The Rickety Old Shack

Pre-Fight Thoughts: Daniel Cormier -vs- Volkan Oezdemir

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The co-main event of UFC 220 is a very interesting fight in a much less interesting division. The light heavyweight roster has taken some hits, with the UFC opting to allow talents like Phil Davis and Ryan Bader to seek opportunities in Bellator MMA, and an overall dearth of new prospects. Champion Daniel Cormier holds his title under lamentable circumstances — because Jon Jones, who defeated him via brutal KO at UFC 214, failed an anti-doping test — being awarded the belt by default. All of these issues created a perfect set of conditions for a newcomer like Volkan Oezdemir to quickly advance through the rankings and challenge for the 205-pound title.

Just shy of 1 year ago, the ink was still drying on Volkan Oezdemir's UFC contract. After winning a split decision over Ovince St-Preux in his UFC debut, Oezdemir quickly rattled off 2 violent KO victories in a row — both of which took a combined total of 1 minute and 10 seconds. As much as I would like to critique the wins on Oezdemir's resumé, but the reality is that the division is incredibly thin and the impressive nature of his last 2 wins, given the current landscape of 205, does make him a legitimate title contender. This may actually work to Volkan's detriment, as his total cage time in the UFC is minimal considering he is challenging arguably the best light heavyweight champion in UFC history. (Depending on how Jon Jones failing two PED tests colours your perception of his achievements, that is.)

What Oezdemir lacks in UFC experience, he makes up in confidence, punching power and career momentum. Daniel Cormier is a very skilled MMA fighter, but — despite currently holding the light heavyweight championship — is coming into this fight off of a loss. Now, Cormier's fight with Jones wasn't a complete steam-rolling, but it's still a difficult situation to be in; Cormier has to rally back from a hard loss and deal with the pressure of defending a title he technically should not have right now. The pressure is squarely on Cormier's shoulders, whereas Volkan Oezdemir, while not exactly stress-free, has already exceeded expectations just by getting to the fight; winning would be ideal, obviously, but unless Oezdemir is completely embarrassed and outclassed, he doesn't lose much in defeat.

The fight itself looks very much like a throwback to the old days: a striker versus grappler match-up. That being said, in 2018 those types of rock-paper-scissors fights don't really happen anymore, and especially not in the UFC. The reality is, even fighters billed just as "strikers" have basic grappling and wrestling skills that are well beyond the one-note warriors of yesteryear. While specialisation is very much a thing, everyone is well-rounded and just happens to have personal preferences when it comes to techniques and strategies. Daniel Cormier has very good boxing, even though his primary weapon is his Olympic-calibre wrestling. Oezdemir is going to be looking for a knockout punch almost exclusively — with 1 submission, 3 decisions and 11 T/KOs on his record — but isn't a complete novice on the ground.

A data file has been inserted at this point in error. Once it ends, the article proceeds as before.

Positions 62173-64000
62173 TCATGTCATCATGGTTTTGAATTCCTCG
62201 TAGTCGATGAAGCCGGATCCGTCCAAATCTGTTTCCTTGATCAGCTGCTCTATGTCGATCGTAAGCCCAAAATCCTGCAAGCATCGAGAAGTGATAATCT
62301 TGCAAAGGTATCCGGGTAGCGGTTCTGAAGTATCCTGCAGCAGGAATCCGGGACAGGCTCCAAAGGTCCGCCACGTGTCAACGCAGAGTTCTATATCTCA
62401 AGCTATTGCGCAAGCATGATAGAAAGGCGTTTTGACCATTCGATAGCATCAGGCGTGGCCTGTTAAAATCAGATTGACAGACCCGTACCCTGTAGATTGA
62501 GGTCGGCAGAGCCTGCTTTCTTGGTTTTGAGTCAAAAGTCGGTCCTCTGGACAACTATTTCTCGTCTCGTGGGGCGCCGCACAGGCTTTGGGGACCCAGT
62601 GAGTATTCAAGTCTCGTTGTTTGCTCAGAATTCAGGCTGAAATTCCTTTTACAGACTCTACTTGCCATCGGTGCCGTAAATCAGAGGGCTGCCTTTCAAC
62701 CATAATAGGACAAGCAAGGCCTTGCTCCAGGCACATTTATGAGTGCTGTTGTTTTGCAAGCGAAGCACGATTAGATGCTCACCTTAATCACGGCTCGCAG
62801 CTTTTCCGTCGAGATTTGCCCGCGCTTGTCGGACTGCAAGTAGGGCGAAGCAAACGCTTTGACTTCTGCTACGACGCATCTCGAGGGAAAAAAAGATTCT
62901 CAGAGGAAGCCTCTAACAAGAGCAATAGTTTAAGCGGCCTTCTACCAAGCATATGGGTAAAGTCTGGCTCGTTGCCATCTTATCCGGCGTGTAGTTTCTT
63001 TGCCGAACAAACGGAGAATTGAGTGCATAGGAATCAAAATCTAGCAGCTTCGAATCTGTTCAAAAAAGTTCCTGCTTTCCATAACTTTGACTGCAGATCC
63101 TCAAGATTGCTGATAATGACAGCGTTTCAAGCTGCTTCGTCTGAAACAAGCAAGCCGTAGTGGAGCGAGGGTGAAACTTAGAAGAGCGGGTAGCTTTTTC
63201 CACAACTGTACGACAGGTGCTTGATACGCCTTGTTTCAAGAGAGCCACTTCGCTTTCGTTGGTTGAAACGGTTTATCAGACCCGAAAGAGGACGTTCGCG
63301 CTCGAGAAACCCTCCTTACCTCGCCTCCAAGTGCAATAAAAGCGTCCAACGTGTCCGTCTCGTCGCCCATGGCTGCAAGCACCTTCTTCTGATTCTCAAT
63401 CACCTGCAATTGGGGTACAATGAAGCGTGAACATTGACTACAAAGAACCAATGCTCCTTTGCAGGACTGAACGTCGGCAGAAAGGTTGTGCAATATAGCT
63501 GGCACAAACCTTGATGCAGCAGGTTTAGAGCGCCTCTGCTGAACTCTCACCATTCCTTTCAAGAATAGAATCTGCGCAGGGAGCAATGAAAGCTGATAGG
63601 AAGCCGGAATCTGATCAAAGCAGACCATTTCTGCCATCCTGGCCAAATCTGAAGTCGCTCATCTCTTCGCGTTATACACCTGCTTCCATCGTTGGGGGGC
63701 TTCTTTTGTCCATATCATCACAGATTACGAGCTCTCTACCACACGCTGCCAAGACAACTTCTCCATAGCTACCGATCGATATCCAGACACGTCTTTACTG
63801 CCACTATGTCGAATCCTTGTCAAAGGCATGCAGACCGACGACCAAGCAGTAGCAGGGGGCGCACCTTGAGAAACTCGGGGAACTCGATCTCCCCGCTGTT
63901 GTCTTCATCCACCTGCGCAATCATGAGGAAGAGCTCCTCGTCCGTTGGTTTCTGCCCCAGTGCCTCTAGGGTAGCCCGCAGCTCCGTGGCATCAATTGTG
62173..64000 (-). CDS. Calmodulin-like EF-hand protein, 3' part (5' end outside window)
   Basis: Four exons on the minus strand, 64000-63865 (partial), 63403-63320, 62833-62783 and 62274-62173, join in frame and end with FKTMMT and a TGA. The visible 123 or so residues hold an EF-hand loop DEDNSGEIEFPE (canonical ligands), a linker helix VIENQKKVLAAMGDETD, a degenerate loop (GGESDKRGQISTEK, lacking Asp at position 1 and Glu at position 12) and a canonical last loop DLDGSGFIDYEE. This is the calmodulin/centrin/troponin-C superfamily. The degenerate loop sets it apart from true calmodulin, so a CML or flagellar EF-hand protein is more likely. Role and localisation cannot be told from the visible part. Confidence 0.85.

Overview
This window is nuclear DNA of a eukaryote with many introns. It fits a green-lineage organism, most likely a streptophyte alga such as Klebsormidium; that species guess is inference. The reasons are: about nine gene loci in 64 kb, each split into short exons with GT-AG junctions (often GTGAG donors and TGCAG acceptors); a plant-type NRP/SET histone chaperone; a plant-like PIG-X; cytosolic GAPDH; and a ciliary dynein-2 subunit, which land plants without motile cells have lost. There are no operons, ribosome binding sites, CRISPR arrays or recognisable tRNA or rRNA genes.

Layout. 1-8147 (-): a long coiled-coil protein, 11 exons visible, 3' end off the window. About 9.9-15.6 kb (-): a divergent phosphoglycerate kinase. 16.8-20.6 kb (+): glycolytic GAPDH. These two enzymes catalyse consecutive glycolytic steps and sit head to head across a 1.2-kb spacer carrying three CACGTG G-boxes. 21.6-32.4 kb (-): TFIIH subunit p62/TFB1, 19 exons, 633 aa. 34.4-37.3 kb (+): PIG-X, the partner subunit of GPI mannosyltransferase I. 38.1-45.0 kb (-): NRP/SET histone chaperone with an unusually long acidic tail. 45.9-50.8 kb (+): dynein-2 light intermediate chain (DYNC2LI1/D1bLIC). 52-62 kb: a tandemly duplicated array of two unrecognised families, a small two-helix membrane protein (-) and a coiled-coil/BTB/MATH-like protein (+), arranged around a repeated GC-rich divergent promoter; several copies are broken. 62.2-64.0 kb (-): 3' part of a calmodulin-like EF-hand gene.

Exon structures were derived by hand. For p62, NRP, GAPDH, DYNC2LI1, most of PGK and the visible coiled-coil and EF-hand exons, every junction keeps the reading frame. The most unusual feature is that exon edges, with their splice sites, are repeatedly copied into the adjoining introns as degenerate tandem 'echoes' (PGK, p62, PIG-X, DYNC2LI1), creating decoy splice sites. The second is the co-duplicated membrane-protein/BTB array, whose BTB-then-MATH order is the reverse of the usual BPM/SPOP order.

As much as I have enjoyed seeing Oezdemir quickly work his way up the ranks, Daniel Cormier is such a skilled fighter that I need more than just "he hits really hard" to justify picking against him. Thus far, Jon Jones is the only fighter I've considered capable of beating Cormier, and that has been a winning formula without fail. If Jon Jones did not exist, there would be zero argument that Daniel Cormier is the best light heavyweight fighter in MMA history. Oezdemir seems like he is similar to Anthony "Rumble" Johnson, a big, devastating striker, only he has not exhibited any of the mental fragility in his fights. I give Oezdemir a little bit more than just "a puncher's chance," but it's still not much; Daniel Cormier has all the skills to protect himself when the fight is on the feet, and take the challenger down and submit him.

I can't write Oezdemir off entirely, I just haven't seen enough from him to be sure the hype has some basis in reality. Win or lose, I expect to see Volkan Oezdemir remain near the top of the light heavyweight division. Then again, I guess that's a given as long as he remains under contract — the UFC barely has more than 10 light heavyweights these days. I have to go with my gut here, and pick Daniel Cormier to retain his title by either decision or submission — unless a really choice opportunity presents itself, I don't see Cormier wanting to play with fire on the feet. I won't be entirely shocked if Oezdemir wins, but I absolutely do not expect it.

—by Derek

Published: January 20th, 2018.